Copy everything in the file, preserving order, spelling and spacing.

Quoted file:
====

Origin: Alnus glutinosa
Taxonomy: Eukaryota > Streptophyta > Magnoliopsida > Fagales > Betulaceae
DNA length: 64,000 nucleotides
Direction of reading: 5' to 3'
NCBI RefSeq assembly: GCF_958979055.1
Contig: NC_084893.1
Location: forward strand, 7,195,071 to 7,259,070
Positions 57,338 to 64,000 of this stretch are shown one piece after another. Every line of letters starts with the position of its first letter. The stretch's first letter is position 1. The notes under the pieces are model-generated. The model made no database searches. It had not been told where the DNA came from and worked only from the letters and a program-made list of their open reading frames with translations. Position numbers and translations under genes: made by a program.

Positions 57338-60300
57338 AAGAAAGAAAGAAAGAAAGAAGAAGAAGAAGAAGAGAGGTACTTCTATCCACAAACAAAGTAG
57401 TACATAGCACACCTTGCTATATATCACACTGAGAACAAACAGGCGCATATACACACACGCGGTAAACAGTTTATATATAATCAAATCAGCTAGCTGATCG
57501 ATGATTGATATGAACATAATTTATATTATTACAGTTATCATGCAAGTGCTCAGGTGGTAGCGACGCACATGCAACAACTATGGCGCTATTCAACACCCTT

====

Origin: Alnus glutinosa
Taxonomy: Eukaryota > Streptophyta > Magnoliopsida > Fagales > Betulaceae
DNA length: 64,000 nucleotides
Direction of reading: 5' to 3'
NCBI RefSeq assembly: GCF_958979055.1
Contig: NC_084893.1
Location: forward strand, 7,195,071 to 7,259,070
Positions 57,338 to 64,000 of this stretch are shown one piece after another. Every line of letters starts with the position of its first letter. The stretch's first letter is position 1. The notes under the pieces are model-generated. The model made no database searches. It had not been told where the DNA came from and worked only from the letters and a program-made list of their open reading frames with translations. Position numbers and translations under genes: made by a program.

Positions 57338-60300
57338 AAGAAAGAAAGAAAGAAAGAAGAAGAAGAAGAAGAGAGGTACTTCTATCCACAAACAAAGTAG
57401 TACATAGCACACCTTGCTATATATCACACTGAGAACAAACAGGCGCATATACACACACGCGGTAAACAGTTTATATATAATCAAATCAGCTAGCTGATCG
57501 ATGATTGATATGAACATAATTTATATTATTACAGTTATCATGCAAGTGCTCAGGTGGTAGCGACGCACATGCAACAACTATGGCGCTATTCAACACCCTT